Saturday, October 15, 2022


The Ford Escort was the biggest-selling car of the 1980s, a statement that applies both the United Kingdom and the United States.


Whether that statement applies to one car is another question. Created as a “world car” between Ford’s American and European divisions, ostensibly to share both expertise and production costs, the Escort on sale in North American showrooms from 1980 shared little more than its engine with its European counterpart, and its design is different enough to call the effort of sharing its development into question.


I had not heard of there being a separate Ford Escort until a couple of weeks ago, but looking at pictures of it brings a sort of an “Uncanny Valley” effect – the European version was so prevalent on British roads, seeing something that purports to be the same thing, while looking almost like it, but not quite, produces an unwarranted feeling of unease.


Reading the 1982 brochure for the North American Escort reveals the difference in approach with Ford of Europe: placing emphasis on its “world car” status, and on having outsold every imported car in the US in 1981, Ford introduced the Escort to replace both the Pinto, a “subcompact” coupé-looking car with a poor safety record, and the Fiesta, Ford’s first attempt at a “world car” that was too small for the United States (and which I have talked about here: link). Both the targets and the stakes were set high, but this situation was only found in North America, and its half of the plan must have inevitably diverged to meet them.


The European Version

Meanwhile, the focus of the European Escort was squarely on aerodynamics, fuel economy and simplicity of design, having launched in the UK with the slogan “Simple is Efficient”. Unlike Ford of America, which attached a globe logo to every Escort sold there in its first year, Ford of Europe make no mention of having developed the car with anyone else. The European Escort’s straight line design was by Uwe Bahlsen and Patrick Le Quément, following it with the futuristic, for the time, Ford Sierra (also discussed previously: link).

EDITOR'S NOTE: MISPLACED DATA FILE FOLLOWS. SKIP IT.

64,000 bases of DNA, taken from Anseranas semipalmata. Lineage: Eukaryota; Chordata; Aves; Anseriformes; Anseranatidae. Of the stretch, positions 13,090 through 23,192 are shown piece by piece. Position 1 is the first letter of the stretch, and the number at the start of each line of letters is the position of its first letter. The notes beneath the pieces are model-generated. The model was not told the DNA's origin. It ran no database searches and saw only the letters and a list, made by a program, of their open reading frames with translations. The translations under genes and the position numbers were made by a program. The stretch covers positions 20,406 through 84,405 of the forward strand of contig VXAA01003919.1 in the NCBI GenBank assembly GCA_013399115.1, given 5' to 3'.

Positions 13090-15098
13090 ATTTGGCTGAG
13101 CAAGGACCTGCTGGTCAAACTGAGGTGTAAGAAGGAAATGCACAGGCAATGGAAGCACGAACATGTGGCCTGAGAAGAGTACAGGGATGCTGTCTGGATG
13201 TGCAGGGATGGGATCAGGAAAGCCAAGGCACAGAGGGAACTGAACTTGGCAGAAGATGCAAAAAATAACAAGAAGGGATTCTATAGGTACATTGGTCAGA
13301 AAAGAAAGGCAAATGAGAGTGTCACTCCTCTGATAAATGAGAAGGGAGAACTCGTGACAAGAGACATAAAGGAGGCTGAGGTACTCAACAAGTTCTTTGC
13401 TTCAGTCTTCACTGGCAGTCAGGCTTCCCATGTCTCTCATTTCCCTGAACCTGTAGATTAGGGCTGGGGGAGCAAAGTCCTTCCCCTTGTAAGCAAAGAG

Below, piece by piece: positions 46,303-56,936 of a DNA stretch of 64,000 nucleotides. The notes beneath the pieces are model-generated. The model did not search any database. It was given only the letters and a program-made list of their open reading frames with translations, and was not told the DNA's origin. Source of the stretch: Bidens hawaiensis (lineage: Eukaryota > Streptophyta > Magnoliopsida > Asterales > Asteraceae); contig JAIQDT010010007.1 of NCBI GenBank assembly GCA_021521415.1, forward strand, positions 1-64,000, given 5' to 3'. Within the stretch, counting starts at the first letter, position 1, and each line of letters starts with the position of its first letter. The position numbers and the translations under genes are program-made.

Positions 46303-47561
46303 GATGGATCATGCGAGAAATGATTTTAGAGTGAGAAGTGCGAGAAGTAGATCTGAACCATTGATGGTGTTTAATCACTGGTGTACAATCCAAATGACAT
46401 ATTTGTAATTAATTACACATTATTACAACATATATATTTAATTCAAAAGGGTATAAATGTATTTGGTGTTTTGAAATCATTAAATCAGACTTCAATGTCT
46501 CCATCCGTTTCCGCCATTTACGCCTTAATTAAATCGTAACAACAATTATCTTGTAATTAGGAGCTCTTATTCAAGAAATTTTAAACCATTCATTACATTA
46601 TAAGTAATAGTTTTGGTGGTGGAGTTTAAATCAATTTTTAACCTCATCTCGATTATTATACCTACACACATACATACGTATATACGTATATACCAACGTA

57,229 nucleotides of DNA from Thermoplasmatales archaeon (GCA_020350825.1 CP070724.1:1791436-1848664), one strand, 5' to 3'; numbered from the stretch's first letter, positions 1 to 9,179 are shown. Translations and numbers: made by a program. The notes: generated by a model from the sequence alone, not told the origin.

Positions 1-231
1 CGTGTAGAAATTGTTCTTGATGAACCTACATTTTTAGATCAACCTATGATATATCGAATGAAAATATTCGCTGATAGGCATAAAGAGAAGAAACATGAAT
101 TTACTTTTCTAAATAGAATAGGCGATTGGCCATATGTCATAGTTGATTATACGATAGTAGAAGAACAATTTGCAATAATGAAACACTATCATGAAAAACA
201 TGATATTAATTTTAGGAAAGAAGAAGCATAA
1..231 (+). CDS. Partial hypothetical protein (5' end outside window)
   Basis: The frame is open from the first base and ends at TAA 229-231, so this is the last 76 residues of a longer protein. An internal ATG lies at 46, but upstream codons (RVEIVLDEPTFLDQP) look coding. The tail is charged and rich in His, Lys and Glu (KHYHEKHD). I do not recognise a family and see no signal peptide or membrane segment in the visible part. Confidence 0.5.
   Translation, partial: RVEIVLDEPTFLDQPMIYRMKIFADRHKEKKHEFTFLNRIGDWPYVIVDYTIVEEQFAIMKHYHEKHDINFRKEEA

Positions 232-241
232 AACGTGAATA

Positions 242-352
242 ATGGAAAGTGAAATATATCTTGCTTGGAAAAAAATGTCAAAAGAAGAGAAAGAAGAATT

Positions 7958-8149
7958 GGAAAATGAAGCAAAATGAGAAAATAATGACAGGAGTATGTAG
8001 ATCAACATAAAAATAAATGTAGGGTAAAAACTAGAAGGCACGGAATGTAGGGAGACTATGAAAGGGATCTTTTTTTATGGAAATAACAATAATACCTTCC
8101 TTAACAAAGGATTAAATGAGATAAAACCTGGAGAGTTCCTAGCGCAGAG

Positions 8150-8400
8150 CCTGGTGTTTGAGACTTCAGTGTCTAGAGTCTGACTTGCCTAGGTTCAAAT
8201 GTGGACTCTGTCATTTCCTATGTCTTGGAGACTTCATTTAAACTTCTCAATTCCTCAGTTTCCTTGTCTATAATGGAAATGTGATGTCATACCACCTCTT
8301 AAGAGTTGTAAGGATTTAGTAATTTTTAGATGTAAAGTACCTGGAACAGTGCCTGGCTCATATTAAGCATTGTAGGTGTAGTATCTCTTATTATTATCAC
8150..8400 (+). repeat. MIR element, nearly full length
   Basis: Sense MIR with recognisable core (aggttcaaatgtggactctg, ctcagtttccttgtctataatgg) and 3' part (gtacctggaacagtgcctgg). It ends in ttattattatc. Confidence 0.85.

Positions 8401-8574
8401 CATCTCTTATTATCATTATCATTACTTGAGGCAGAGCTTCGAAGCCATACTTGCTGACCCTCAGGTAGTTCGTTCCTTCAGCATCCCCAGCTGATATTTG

The North American Escort could serve to indicate the main differences between American and European cars in general. It has the same wheelbase as the European model, but is nine inches longer, two inches wider, and one inch shorter in height, with a more sloped nose, and chrome trimmings on even the base L model. Only a 1.6 litre engine was offered initially in America, the largest of the engines offered in Europe, and the interior was entirely redesigned, with black, fawn and blue colour combinations joined by an all-interior blood-like colour known as “Medium Red”. The “Squire Option” of faux wood panelling was available on the estate car.


Contributing to the design changes to the North American Escort may have been differing safety standards. Many European manufacturers in the 1970s seen their sleek designs essentially ruined through the process of “federalisation” to meet US safety regulations, often through the addition of thick black shock-absorbing bumpers to protect the headlights and engine in a 5 mph collission – Ford would do this with the Capri coupé when it was sold as the Mercury Capri in the US. This led British Leyland to redesign the MGB and MG Midget to suit, but because the US was their main market, it had to be done.


The Escort would become more of a “world car” through the 1980s, adding production at Brazil, Argentina and Venezuela to the factories in the UK, West Germany, Spain and the United States. However, the Escort produced in South America was the European version – the North American version was only sold in North America, and was only made there too. When Ford of America updated their Escort in 1990, it opted to rebrand the Ford Laser, a car sold mostly in Asia and Australasia, and based on the Mazda 323. Meanwhile, successive updates of the European Escort continued until the Focus began replacing it 1998, the Escort name disappearing in 2002... until it reappeared in 2015, on a redesigned Focus saloon car sold in China and the Middle East. Perhaps the name travels further than the car.

"Medium Red"

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